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Mpls. To Use ‘Floating Islands’ To Clean Up Sick Lake

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(credit: CBS) Reg Chapman
Reg Chapman joined WCCO-TV in May of 2009. He came to WCCO fr...
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MINNEAPOLIS (WCCO) — A group of architects plan to clean up an unhealthy lake in Minneapolis by using floating islands made of recycled materials — a first for Minnesota.

On Wednesday, the Minnesota chapter of the American Society of Landscape Architects (ASLA-MN) is launching the project at Spring Lake in Minneapolis’ Lowry Hill neighborhood.

The hope is that seven “floating treatment wetlands,” designed by St. Paul-based Midwest Floating Islands, will bring back the water’s natural habitat and restore the lake to a livable fishing habitat.

In 1893, the lake was acquired by the Minneapolis Park and Recreation Board as a wildlife refuge. Since then, the lake has become a severely unhealthy body of water, and its shoreline and park is ridden with invasive species.

“In this particular case, we are interested in solving this water quality problem and these floating islands are really the answer,” said Wilson.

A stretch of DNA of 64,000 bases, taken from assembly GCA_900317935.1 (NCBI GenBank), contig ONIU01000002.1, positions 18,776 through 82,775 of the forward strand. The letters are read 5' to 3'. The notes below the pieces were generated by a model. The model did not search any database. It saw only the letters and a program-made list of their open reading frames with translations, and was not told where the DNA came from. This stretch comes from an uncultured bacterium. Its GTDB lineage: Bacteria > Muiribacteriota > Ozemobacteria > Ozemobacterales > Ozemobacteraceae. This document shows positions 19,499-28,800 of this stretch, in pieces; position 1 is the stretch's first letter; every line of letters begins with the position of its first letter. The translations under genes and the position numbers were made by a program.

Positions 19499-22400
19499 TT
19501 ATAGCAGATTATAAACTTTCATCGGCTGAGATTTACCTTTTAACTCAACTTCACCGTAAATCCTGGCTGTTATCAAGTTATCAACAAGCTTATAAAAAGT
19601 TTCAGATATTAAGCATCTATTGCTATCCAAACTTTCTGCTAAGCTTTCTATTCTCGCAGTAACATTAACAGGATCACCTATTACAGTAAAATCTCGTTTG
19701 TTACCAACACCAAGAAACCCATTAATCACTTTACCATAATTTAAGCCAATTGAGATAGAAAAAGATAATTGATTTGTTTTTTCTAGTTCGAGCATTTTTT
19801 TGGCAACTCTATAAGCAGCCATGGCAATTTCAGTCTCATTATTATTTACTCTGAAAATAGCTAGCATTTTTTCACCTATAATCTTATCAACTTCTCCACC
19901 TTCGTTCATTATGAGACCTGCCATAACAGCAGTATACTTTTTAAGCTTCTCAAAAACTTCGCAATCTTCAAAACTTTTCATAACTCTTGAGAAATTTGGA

According to the ASLA, the islands mimic natural floating islands to create a concentrated wetland effect. On the top of the island there is a habitat for birds and animals, while microbes — attracted by the island — break down pollutants underneath the surface.

“It’s made of recycled drinking bottles, which provide space for microbes to colonize, and those microbes are very efficient at consuming the nutrient pollution that is coming into this body of water, ” said Ted Gattino of BlueWing Environmental Solutions & Technologies.

In other words, the microbes eat all the harmful stuff out of the lake, so the animal and plant life that belong here can grow. Also, the microbes on the island clean the water three times faster than algae.

There will be a celebratory island launch at Spring Lake at noon on Wednesday. Local and national experts will be on hand to talk about the floating island technology.

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